Sarah Harrison, English professor and chair of the English language studies program, is a 35-year veteran in the College’s classrooms. She previously honored her parents by endowing the W. Oscar and Marguerite Herrin Award for Excellence and gladly contributed to the “Promises” effort.

“My folks were able to provide what I needed during my college days – but they always stressed that not everyone is so fortunate and that we must always reach out in any way we can to invest our extra resources in those who will also ultimately ‘pass it along,’” Harrison said. “Without the community college, many people with great potential might not have the chance to discover and develop their gifts. This college that I know and love is one that continues to offer students that chance.”

Librarian Robin Insalaco is equally committed to the “Promises” initiative. “Education is one of the most expensive investments a person can make, but it also offers one of the biggest returns. TJC really does help the student’s educational dollars go farther,” she said. “When you want to try and give back, I think you look around where you are and then start giving there. Think globally, act locally.”

Grand Prairie native Jawoine Hawkins is a speech and theater major. He would like to be an actor or work in mass communications and public relations. A “Promises” scholarship funded by faculty and staff has made his time at TJC possible.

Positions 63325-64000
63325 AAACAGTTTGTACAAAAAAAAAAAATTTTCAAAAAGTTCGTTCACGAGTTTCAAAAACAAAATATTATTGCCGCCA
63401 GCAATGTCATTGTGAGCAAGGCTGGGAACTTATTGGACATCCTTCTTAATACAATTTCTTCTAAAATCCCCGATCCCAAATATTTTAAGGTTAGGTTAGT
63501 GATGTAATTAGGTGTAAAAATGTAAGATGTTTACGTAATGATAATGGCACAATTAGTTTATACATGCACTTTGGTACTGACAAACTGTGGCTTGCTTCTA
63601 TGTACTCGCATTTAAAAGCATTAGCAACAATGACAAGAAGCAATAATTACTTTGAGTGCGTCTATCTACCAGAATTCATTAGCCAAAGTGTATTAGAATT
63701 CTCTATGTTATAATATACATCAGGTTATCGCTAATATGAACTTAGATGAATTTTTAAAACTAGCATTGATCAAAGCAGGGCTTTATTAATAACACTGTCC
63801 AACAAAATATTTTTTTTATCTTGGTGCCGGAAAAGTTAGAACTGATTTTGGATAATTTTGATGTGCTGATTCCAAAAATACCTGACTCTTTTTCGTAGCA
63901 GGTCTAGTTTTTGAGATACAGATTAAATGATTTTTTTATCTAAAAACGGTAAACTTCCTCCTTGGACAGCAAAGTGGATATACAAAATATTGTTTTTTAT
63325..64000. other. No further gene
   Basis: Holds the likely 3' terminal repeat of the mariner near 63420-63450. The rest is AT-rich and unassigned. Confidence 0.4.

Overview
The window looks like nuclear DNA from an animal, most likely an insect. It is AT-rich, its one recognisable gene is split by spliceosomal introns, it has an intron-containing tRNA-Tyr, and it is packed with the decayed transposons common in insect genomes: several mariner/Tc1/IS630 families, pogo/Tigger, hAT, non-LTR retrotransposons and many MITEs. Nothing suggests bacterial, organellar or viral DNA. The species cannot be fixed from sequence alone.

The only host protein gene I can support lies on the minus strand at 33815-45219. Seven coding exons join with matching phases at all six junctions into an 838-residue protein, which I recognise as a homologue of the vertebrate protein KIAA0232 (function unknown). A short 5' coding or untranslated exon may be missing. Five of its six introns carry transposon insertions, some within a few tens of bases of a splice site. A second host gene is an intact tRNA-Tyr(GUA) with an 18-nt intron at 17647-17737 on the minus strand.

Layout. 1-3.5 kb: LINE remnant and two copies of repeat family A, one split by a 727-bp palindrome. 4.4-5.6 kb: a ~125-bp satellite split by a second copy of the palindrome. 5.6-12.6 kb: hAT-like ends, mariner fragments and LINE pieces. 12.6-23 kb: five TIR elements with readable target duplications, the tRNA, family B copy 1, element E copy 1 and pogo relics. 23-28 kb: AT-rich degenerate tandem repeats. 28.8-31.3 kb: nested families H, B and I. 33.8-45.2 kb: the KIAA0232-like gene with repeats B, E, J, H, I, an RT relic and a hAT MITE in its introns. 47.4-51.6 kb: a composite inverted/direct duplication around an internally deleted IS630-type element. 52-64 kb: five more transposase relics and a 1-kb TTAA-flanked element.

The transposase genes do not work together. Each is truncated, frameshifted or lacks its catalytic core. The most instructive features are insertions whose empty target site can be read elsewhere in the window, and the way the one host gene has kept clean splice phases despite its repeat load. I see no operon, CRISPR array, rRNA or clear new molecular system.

“When I heard of the expenses in college, I was really pushed away,” Hawkins said. “Seeing the price of one book, or even the cost of living; college was like a huge mountain that I didn’t have the guts or the equipment to climb.
“Though apprehensive, I signed up to be an Apache; that choice was the defining moment in my life. The ‘Promises’ scholarship has been a lifeline for me. Simple things such as books and other supplies are not a hassle, and I can focus on one thing: school.”

Raised in Hawaii, Christina Eichelberger came to TJC specifically to take part in the College’s radiology program, which is one of the top 10 such programs in the country. She looks forward to studying advanced radiology and cyber technology  – “Star Trek as reality,” she calls it.

“Before, I attended school part time while working 30 to 75 hours a week,” Eichelberger said. “This year has been the only time I could attend full time, work two jobs and still be involved in student activities as president of the Interfaith Club.”

Both students encourage their peers to investigate available scholarships and other financial opportunities.

Christina Eichelberger

“TJC honors what it states,” said Eichelberger. “Every person on staff and faculty truly believes and lives it. It’s not a gimmick; it’s a creed they live by.”

Writer Robert Brault said, “Each morning I gaze at the eastern horizon, and if the sun keeps its promises, I keep mine.” As long as new students enter the halls of TJC there’ll be promises to keep to ensure their success – just as they have

promises to fulfill to the future. To give to the “Promises to Keep” scholarship program, please contact the Tyler Junior College Foundation at (903) 510- 2718 or visit the TJC website at www.tjc.edu and click the “Donate Now” button.


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Academics, On Campus, Spring 2011, Students

About the author

Elise Mullinix is Tyler Junior College's Editorial Manager. She can be reached at 903-510-2370 or at emul2@tjc.edu.